Over the past 4-5 months whenever there is some time to spare, I have been working through The Cauchy-Schwarz Master Class by J. Michael Steele. And, although I am still left with the last two chapters, I have been reflecting on the material already covered in order to get a better perspective on what I have been slowly learning over the months. This blog post is a small exercise in this direction.
Ofcourse, there is nothing mysterious about proving the Cauchy-Schwarz inequality; it is fairly obvious and basic. But I thought it still might be instructive (mostly to myself) to reproduce some proofs that I know out of memory (following a maxim of my supervisor on a
white/blackboard blogpost). Although, why Cauchy-Schwarz keeps appearing all the time and what makes it so useful and fundamental is indeed quite interesting and non-obvious. And like Gil Kalai notes, it is also unclear why is it that it is Cauchy-Schwarz which is mainly useful. I feel that Steele’s book has made me appreciate this importance somewhat more (compared to 4-5 months ago) by drawing to many concepts that link back to Cauchy-Schwarz.
Before getting to the post, a word on the book: This book is perhaps amongst the best mathematics book that I have seen in many years. True to its name, it is indeed a Master Class and also truly addictive. I could not put aside the book completely once I had picked it up and eventually decided to go all the way. Like most great books, the way it is organized makes it “very natural” to rediscover many susbtantial results (some of them named) appearing much later by yourself, provided you happen to just ask the right questions. The emphasis on problem solving makes sure you make very good friends with some of the most interesting inequalities. The number of inequalities featured is also extensive. It starts off with the inequalities dealing with “natural” notions such as monotonicity and positivity and later moves onto somewhat less natural notions such as convexity. I can’t recommend this book enough!
Now getting to the proofs: Some of these proofs appear in Steele’s book, mostly as either challenge problems or as exercises. All of them were solvable after some hints.
Proof 1: A Self-Generalizing proof
This proof is essentially due to Titu Andreescu and Bogdan Enescu and has now grown to be my favourite Cauchy-Schwarz proof.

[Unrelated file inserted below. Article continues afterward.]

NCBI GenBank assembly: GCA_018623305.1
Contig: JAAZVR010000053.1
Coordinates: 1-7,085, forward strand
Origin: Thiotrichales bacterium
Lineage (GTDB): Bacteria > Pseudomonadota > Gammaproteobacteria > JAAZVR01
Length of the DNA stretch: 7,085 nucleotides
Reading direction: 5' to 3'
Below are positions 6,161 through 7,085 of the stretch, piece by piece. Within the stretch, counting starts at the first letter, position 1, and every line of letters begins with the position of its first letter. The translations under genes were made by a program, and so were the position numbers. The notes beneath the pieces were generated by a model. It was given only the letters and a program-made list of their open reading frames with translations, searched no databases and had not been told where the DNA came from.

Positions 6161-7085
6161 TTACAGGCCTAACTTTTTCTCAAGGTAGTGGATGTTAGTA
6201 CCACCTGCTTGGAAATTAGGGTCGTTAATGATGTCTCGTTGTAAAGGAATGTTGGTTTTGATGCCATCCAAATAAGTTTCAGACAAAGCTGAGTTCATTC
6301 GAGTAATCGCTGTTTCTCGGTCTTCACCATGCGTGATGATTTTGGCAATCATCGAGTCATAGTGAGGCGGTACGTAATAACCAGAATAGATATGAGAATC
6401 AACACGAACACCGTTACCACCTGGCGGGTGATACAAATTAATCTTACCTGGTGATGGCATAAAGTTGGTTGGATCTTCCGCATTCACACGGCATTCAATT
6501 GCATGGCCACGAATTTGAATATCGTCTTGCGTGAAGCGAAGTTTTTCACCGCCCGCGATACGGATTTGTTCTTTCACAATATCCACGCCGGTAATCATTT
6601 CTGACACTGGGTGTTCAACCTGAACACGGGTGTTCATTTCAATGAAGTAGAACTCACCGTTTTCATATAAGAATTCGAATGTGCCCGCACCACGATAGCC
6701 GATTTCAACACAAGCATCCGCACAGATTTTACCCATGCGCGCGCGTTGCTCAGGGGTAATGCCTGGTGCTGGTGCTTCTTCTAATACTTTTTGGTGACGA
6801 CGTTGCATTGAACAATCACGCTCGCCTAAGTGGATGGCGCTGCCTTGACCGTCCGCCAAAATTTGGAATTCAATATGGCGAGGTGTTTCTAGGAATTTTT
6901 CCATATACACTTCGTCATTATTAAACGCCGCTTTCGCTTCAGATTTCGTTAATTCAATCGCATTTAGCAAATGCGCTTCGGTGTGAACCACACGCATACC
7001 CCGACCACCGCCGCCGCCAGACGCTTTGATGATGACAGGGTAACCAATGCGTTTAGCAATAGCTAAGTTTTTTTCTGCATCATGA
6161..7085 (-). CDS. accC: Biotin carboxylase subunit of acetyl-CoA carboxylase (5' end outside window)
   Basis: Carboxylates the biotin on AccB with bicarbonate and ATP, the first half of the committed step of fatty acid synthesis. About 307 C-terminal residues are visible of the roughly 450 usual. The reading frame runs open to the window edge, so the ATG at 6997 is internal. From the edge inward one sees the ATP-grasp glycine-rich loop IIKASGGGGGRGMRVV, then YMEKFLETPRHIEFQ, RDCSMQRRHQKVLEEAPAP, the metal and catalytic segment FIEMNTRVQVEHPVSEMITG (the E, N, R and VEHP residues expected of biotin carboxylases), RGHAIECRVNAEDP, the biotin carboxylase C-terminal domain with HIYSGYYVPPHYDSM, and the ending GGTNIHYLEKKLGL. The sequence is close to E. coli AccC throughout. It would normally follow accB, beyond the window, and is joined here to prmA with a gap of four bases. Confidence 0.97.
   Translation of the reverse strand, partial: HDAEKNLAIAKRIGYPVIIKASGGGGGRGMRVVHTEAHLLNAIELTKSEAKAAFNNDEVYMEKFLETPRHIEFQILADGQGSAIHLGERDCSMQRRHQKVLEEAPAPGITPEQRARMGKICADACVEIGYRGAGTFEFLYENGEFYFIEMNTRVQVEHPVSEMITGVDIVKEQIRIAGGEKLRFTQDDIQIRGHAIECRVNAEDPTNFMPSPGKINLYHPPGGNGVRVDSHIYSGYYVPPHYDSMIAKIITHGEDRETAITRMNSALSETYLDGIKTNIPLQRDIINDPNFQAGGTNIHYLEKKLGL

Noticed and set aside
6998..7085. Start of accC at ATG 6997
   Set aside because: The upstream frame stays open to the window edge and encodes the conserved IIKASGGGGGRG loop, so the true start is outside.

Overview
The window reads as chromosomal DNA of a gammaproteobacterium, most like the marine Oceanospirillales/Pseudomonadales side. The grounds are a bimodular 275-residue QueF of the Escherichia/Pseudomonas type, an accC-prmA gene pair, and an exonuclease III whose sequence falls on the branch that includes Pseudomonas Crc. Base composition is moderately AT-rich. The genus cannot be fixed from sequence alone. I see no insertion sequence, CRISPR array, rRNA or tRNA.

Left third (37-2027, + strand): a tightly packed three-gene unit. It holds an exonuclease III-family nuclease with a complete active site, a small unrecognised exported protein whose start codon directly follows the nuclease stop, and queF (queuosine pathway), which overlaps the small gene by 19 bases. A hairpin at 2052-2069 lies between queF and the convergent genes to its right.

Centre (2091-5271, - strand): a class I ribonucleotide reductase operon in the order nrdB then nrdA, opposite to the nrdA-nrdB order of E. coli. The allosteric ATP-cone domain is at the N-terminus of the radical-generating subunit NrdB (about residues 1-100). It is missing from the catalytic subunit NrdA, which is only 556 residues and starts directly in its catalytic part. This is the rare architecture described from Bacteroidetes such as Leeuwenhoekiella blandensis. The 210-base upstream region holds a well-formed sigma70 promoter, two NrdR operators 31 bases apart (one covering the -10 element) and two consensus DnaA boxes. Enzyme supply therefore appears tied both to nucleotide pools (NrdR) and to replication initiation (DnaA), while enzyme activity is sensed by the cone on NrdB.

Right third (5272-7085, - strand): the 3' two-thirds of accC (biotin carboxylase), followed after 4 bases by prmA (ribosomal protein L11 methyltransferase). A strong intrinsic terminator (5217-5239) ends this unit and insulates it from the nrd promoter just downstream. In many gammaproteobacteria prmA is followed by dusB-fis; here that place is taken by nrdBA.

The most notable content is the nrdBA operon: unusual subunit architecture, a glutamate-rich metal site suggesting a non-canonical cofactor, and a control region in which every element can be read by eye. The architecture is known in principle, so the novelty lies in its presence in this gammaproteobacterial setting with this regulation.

We start with the trivial identity (for ):
Expanding we have
Rearranging this we get:
Rearranging this we get the following trivial Lemma:
Notice that this Lemma is self generalizing in the following sense. Suppose we replace with and with , then we have:
But we can apply Lemma 1 to the second term of the right hand side one more time. So we would get the following inequality:
Using the same principle times we get the following:
Now substitute and to get:
This is just the Cauchy-Schwarz Inequality, thus completing the proof.
Proof 2: By Induction
Again, the Cauchy-Schwarz Inequality is the following: for
For proof of the inequality by induction, the most important thing is starting with the right base case. Clearly is trivially true, suggesting that it is perhaps not of much import. So we consider the case for . Which is:
To prove the base case, we simply expand the expressions. To get:
Which is just:
Which proves the base case.
Moving ahead, we assume the following inequality to be true:
To establish Cauchy-Schwarz, we have to demonstrate, assuming the above, that
So, we start from :
we further have,
Now, we can apply the case for . Recall that:
Thus, using this in the R. H. S of , we would now have:
This proves the case on assuming . Thus also proving the Cauchy-Schwarz inequality by the principle of mathematical induction.
Proof 3: For Infinite Sequences using the Normalization Trick:
We start with the following question.
Problem: For If and then is ?
Note that this is easy to establish. We simply start with the trivial identity which in turn gives us
Next, take and on summing up to infinity on both sides, we get the following:
From this it immediately follows that
; substituting in , we get:
Which simply gives back Cauchy’s inequality for infinite sequences thus completing the proof:
Proof 4: Using Lagrange’s Identity
We first start with a polynomial which we denote by :
The question to now ask, is ? To answer this question, we start of by re-writing in a “better” form.
Next, as J. Michael Steele puts, we pursue symmetry and rewrite the above so as to make it apparent.